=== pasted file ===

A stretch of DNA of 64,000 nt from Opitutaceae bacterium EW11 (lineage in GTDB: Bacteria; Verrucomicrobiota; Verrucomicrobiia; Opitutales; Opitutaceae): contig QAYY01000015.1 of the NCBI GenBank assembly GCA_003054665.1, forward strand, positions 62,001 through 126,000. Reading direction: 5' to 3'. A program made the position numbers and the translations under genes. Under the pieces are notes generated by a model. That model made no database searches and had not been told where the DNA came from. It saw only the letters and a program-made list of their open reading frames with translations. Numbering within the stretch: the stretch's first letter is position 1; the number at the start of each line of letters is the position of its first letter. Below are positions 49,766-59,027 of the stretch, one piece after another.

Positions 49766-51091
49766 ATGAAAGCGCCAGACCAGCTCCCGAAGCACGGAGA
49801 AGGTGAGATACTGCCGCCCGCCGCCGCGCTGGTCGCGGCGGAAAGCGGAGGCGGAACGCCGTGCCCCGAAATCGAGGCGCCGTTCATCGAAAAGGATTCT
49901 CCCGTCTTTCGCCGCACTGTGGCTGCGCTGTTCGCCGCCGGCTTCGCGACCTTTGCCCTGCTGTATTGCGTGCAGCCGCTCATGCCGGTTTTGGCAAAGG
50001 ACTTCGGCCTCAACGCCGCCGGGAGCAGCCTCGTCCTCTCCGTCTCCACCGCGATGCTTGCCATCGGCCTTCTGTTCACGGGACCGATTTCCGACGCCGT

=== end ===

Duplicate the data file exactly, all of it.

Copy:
A stretch of DNA of 64,000 nt from Opitutaceae bacterium EW11 (lineage in GTDB: Bacteria; Verrucomicrobiota; Verrucomicrobiia; Opitutales; Opitutaceae): contig QAYY01000015.1 of the NCBI GenBank assembly GCA_003054665.1, forward strand, positions 62,001 through 126,000. Reading direction: 5' to 3'. A program made the position numbers and the translations under genes. Under the pieces are notes generated by a model. That model made no database searches and had not been told where the DNA came from. It saw only the letters and a program-made list of their open reading frames with translations. Numbering within the stretch: the stretch's first letter is position 1; the number at the start of each line of letters is the position of its first letter. Below are positions 49,766-59,027 of the stretch, one piece after another.

Positions 49766-51091
49766 ATGAAAGCGCCAGACCAGCTCCCGAAGCACGGAGA
49801 AGGTGAGATACTGCCGCCCGCCGCCGCGCTGGTCGCGGCGGAAAGCGGAGGCGGAACGCCGTGCCCCGAAATCGAGGCGCCGTTCATCGAAAAGGATTCT
49901 CCCGTCTTTCGCCGCACTGTGGCTGCGCTGTTCGCCGCCGGCTTCGCGACCTTTGCCCTGCTGTATTGCGTGCAGCCGCTCATGCCGGTTTTGGCAAAGG
50001 ACTTCGGCCTCAACGCCGCCGGGAGCAGCCTCGTCCTCTCCGTCTCCACCGCGATGCTTGCCATCGGCCTTCTGTTCACGGGACCGATTTCCGACGCCGT